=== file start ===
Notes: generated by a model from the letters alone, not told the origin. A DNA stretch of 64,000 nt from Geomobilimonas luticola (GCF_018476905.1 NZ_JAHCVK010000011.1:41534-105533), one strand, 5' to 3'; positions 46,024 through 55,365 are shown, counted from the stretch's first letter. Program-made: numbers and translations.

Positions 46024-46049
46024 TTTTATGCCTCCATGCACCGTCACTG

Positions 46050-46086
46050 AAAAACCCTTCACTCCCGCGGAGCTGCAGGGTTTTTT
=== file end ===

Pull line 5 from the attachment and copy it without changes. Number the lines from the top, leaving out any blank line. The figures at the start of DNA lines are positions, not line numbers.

46050 AAAAACCCTTCACTCCCGCGGAGCTGCAGGGTTTTTT